If you were injured or became sick because of your job in Nevada, you could be eligible to receive workers' compensation benefits, including medical treatment and compensation for lost wages. This article explains how the most important workers’ comp benefits are calculated in Nevada and how much you might receive. (To get these benefits, you will need to file a workers’ compensation claim and show that your injury or illness is work-related.)
Can You Get Workers' Comp in Nevada for COVID-19?
If you're a healthcare worker, emergency medical technician, police officer, or firefighter, you might be able to receive workers' comp benefits if you get COVID-19 after being exposed to the coronavirus at work. Under Nevada law, exposure to a contagious disease is considered an accidental work-related injury if that exposure happens while you're providing medical services (including emergency medical care) in the course of your job, or while you're performing your duties as a police officer or firefighter.
If you aren't employed in one of these occupations, it would probably be extraordinarily difficult to get workers' comp benefits for COVID-19. Under Nevada's general requirements for a contagious illness to be treated as an occupational disease, you must:
- provide evidence showing that you were were exposed to the illness on the job
- report the exposure promptly and test negative to the disease within 72 hours after exposure, and
- test positive after the incubation period for the illness.
(Nev. Rev. Stat. §§ 616A.265, 617.481 (2020).)
In Nevada, temporary disability benefits are paid to workers who need to take more than five days off work due to their injuries. (Nev. Rev. Stat. § 616C.400 (2020).)
Temporary total disability (TTD) benefits are two-thirds of your average monthly wage, up to maximum amount that's adjusted every year. For injuries that happen during the year beginning July 1, 2020, the maximum benefit is $4,183.82 per month.
You'll continue to receive TTD benefits until you're able to return to work, your employer has offered you modified work that accommodates any restrictions you have, or your condition has stabilized to the point that you aren't likely to improve even with further medical treatment. (Nev. Rev. Stat. §§ 616A.065, 616C.475 (2020).)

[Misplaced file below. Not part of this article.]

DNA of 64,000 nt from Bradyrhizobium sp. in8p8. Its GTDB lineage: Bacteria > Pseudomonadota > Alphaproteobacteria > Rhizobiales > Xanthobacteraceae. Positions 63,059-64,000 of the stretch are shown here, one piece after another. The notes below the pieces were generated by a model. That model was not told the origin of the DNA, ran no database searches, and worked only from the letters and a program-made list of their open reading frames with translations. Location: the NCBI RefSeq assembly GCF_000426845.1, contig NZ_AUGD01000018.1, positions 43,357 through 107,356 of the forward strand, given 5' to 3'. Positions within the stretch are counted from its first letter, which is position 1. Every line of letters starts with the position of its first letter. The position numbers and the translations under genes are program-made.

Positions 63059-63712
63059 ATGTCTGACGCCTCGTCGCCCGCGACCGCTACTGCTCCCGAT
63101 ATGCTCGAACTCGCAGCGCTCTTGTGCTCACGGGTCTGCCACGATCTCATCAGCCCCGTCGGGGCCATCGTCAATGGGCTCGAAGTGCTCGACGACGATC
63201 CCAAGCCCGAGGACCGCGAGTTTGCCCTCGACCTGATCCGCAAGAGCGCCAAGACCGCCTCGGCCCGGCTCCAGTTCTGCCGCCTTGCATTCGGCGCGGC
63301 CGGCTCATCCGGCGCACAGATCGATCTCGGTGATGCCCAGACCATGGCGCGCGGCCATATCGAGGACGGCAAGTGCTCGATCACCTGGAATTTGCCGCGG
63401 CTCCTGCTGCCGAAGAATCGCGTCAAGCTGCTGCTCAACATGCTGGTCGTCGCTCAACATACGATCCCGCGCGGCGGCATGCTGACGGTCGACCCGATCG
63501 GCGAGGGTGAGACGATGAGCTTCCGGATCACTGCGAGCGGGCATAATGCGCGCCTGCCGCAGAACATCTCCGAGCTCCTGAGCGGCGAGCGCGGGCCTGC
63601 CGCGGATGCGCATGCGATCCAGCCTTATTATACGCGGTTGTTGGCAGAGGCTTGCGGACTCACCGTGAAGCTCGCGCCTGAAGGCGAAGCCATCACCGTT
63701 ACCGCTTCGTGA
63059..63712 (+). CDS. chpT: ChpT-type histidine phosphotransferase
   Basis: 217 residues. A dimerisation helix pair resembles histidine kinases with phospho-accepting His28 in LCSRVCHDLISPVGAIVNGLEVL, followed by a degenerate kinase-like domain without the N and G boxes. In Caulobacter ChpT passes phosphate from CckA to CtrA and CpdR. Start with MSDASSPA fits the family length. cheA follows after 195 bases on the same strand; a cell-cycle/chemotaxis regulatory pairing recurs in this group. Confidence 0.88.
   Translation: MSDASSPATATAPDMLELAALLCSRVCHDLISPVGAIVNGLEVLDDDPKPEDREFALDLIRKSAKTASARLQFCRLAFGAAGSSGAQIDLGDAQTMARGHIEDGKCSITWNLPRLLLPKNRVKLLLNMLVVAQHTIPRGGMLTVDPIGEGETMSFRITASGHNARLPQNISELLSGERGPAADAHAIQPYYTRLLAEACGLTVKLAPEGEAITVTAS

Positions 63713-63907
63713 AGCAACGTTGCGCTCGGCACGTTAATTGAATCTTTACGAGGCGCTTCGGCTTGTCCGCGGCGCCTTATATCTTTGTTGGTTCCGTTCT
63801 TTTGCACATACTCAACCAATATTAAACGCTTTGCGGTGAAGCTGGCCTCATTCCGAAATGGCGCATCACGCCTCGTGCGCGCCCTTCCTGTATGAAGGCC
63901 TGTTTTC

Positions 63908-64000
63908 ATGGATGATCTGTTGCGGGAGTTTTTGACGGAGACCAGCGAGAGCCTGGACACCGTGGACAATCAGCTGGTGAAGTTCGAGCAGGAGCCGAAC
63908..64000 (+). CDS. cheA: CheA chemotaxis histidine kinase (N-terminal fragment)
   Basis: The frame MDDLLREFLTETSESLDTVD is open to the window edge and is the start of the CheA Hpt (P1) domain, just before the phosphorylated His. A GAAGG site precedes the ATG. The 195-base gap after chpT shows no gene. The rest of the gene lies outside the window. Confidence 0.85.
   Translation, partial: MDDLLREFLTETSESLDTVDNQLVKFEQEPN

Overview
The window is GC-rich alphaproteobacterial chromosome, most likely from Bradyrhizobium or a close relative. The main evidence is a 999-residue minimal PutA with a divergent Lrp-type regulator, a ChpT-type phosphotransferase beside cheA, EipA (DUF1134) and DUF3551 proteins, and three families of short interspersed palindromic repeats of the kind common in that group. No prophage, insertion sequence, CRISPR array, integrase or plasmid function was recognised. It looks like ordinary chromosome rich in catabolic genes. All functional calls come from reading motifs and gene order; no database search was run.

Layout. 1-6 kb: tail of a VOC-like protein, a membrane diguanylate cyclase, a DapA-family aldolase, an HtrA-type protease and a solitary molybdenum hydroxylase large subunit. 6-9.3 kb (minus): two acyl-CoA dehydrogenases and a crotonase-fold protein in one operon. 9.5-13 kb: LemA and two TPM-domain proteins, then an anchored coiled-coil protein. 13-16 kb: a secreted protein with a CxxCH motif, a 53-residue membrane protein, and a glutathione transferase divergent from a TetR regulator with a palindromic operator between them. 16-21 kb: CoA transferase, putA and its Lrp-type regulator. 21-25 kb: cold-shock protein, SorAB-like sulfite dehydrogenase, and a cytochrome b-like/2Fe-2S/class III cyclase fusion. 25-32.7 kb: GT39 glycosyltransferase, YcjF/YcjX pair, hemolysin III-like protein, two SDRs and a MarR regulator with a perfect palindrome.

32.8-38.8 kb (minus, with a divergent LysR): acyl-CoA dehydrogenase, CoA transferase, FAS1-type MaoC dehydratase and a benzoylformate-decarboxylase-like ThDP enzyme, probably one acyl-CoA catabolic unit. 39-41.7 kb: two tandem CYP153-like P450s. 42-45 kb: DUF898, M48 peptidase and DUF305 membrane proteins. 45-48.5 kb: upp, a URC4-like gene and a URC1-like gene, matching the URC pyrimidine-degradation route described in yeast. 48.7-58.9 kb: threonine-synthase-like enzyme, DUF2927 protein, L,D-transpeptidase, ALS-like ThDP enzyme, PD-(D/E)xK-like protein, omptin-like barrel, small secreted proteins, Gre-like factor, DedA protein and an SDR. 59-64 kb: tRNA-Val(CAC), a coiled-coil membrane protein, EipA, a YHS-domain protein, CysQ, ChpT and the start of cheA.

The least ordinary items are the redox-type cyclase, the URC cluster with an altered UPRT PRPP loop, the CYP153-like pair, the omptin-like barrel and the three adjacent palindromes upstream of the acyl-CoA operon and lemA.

You may receive temporary partial disability benefits if you’re able to work but are earning significantly less than usual due to your injury. In Nevada, these benefits amount to the difference between what you would receive for TTD and what you're actually earning.
For example, suppose you normally earn $3,000 per month, but after your injury, you’re earning only $1,500 a month. If you weren’t able to work at all, your TTD rate would be $2,000 (two-thirds of $3,000), so your temporary partial disability benefits would be $500 per month ($2,000–$1,500).
Nevada places a 24-month cap on temporary partial disability benefits. (Nev. Rev. Stat. § 616C.500 (2020).)
Once your medical treatment is complete, a doctor will evaluate you to determine if your work-related injury or illness has left you with any permanent impairment and, if so, to what extent.
If the doctor finds that you have a permanent partial disability, you will be assigned a permanent impairment rating, stated as a percentage. For each percent of impairment, you will receive 0.6% of your average monthly wage at the time of your injury. For example, suppose you have 10% impairment, and your average monthly wage is $2,400. Your permanent partial disability award would be calculated as follows: (.006) x $2,400 x 10 = $144 per month.
Permanent partial benefits start once TTD benefits end, and they will continue for five years or until you turn 70, whichever happens later. (Nev. Rev. Stat. § 616C.490 (2020).)
If the doctor determines that you are permanently and totally disabled, you will continue to receive monthly payments at your TTD rate for as long as the disability continues. Certain injuries—such as total loss of sight and amputation or permanent paralysis of two limbs—are automatically considered to be permanently and totally disabling, unless proven otherwise. (Nev. Rev. Stat. §§ 616.435, 616.440 (2020).)
Nevada workers’ compensation also provides additional benefits, including:
If your Nevada workers' comp claim is denied or the insurance company isn't promptly paying all of the benefits you deserve, it would be a good idea to contact a Nevada workers' comp lawyer. An attorney who's experienced in this area can evaluate your claim and help ensure that you receive the proper compensation. To learn more, see our page on hiring a workers' comp lawyer.